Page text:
merito

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See also: meritò and mérito

Italian[edit]

Etymology[edit]

From Latin meritum from merere.

Pronunciation[edit]

mèrito, /ˈmɛrito/

Noun[edit]

merito m (plural meriti)

  1. merit

Related terms[edit]

Verb[edit]

merito

  1. first-person singular present indicative of meritare

Anagrams[edit]


Latin[edit]

Pronunciation[edit]

Etymology 1[edit]

From the Old Latin meritod, mereto, meretod.

Adverb[edit]

meritō (superlative meritissimō)

  1. according to desert, deservedly, justly
  2. with good reason, correctly, rightly, as a natual consequence

References[edit]

  • mĕrĭtō¹” in Charlton T. Lewis & Charles Short, A Latin Dictionary, Oxford: Clarendon Press, 1879.
  • 1 mĕrĭtō” on page 970/2 of Félix Gaffiot’s Dictionnaire Illustré Latin-Français (1934)
  • meritō¹” on page 1,103 of the Oxford Latin Dictionary (1st ed., 1968–82)

Etymology 2[edit]

mereō (I earn) +‎ -itō (suffix forming frequentative verbs)

Verb[edit]

present active meritō, present infinitive meritāre, perfect active meritāvī, supine meritātum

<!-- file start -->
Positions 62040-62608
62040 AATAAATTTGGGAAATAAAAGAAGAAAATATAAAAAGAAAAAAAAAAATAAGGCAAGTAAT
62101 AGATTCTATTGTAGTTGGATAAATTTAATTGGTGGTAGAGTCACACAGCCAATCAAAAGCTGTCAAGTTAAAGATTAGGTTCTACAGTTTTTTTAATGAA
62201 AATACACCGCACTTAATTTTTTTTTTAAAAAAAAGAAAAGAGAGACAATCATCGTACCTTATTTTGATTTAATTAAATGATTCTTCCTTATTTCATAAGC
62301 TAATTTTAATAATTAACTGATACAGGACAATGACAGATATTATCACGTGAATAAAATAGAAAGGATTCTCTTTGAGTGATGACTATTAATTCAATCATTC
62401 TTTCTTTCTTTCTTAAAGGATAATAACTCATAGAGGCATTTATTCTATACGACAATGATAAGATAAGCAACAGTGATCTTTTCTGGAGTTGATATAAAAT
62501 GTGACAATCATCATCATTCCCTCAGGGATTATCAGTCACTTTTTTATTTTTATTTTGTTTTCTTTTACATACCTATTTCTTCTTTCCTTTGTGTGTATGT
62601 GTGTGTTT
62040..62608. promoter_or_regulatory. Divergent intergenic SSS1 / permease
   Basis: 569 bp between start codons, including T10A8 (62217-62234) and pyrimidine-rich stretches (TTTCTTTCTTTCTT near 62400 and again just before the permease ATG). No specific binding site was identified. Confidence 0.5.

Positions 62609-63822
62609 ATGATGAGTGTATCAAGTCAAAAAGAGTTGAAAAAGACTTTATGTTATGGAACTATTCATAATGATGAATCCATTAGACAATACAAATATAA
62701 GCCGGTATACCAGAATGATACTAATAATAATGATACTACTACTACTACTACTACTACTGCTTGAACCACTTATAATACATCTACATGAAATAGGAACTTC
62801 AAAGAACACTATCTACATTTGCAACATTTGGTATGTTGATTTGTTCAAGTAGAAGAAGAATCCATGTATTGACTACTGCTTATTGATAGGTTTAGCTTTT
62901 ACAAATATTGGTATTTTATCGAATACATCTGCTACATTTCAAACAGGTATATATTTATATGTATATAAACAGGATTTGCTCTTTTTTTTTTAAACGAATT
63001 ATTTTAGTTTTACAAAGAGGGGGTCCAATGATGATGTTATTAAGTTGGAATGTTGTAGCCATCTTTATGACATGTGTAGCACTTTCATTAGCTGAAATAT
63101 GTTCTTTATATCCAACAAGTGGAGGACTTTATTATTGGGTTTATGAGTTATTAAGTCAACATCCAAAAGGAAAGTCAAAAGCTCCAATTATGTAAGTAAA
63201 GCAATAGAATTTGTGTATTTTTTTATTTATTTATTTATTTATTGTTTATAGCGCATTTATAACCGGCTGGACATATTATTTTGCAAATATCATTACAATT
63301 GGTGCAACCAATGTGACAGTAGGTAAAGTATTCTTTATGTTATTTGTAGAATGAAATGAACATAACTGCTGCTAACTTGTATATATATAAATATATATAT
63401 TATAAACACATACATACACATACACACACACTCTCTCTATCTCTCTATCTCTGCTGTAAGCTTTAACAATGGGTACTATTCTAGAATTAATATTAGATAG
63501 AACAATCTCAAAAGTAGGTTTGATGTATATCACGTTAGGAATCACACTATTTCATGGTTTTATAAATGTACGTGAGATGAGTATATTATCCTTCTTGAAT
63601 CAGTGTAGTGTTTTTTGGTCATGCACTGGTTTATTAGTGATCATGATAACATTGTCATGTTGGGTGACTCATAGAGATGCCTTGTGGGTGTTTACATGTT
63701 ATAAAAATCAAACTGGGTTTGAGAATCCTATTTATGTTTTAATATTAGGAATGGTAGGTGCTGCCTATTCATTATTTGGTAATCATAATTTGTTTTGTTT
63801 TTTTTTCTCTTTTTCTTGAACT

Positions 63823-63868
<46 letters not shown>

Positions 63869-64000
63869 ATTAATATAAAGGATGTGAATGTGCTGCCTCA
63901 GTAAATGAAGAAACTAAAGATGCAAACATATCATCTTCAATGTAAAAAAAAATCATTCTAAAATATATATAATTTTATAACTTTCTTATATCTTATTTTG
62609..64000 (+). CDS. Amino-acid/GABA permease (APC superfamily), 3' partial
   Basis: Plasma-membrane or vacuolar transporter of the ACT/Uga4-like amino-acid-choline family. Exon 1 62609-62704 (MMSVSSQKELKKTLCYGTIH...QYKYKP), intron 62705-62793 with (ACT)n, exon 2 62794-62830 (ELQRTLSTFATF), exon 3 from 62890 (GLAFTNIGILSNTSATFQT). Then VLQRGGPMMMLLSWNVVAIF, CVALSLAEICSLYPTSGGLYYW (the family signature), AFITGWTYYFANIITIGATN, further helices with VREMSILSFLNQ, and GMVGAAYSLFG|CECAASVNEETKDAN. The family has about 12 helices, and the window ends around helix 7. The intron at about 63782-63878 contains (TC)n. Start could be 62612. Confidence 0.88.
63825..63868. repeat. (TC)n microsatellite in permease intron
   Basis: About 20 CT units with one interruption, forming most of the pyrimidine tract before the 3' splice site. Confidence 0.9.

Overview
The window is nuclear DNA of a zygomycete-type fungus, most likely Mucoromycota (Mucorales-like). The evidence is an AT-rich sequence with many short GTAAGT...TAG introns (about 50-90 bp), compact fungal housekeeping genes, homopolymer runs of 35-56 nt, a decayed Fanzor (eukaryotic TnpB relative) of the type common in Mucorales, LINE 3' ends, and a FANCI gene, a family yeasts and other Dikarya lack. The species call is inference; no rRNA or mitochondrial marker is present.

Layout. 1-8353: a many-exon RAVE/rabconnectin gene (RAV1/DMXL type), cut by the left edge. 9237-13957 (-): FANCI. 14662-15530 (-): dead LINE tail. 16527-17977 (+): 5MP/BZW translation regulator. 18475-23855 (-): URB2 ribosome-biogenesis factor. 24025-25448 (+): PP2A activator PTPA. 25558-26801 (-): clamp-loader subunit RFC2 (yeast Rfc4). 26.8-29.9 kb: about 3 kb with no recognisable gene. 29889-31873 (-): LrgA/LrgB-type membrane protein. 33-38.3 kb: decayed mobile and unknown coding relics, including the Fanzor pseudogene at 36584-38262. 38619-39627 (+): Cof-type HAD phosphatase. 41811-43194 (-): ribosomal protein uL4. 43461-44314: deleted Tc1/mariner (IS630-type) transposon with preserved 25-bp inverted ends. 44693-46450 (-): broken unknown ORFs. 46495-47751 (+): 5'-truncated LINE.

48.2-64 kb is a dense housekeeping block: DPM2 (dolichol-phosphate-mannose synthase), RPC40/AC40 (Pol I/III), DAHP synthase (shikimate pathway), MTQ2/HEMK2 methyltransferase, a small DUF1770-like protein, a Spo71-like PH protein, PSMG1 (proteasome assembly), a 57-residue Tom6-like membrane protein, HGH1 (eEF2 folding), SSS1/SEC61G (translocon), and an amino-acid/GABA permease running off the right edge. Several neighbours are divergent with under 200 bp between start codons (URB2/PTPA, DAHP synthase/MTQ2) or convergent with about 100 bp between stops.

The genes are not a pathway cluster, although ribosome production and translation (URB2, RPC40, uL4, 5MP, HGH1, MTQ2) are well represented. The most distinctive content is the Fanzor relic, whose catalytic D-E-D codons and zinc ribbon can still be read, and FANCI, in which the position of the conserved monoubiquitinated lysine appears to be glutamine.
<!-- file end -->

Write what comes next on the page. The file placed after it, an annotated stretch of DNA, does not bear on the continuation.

1. I earn a salary or regular wage
  2. I serve as a soldier in exchange for a salary
Conjugation[edit]

References[edit]

  • mĕrĭto²” in Charlton T. Lewis & Charles Short, A Latin Dictionary, Oxford: Clarendon Press, 1879.
  • 2 mĕrĭto” on page 970/2 of Félix Gaffiot’s Dictionnaire Illustré Latin-Français (1934)
  • meritō²” on page 1,103/3 of the Oxford Latin Dictionary (1st ed., 1968–82)

Etymology 3[edit]

Regularly declined forms of meritus.

Participle[edit]

meritō

  1. dative masculine singular of meritus
  2. dative neuter singular of meritus
  3. ablative masculine singular of meritus
  4. ablative neuter plural of meritus

Spanish[edit]

Verb[edit]

merito

  1. First-person singular (yo) present indicative form of meritar.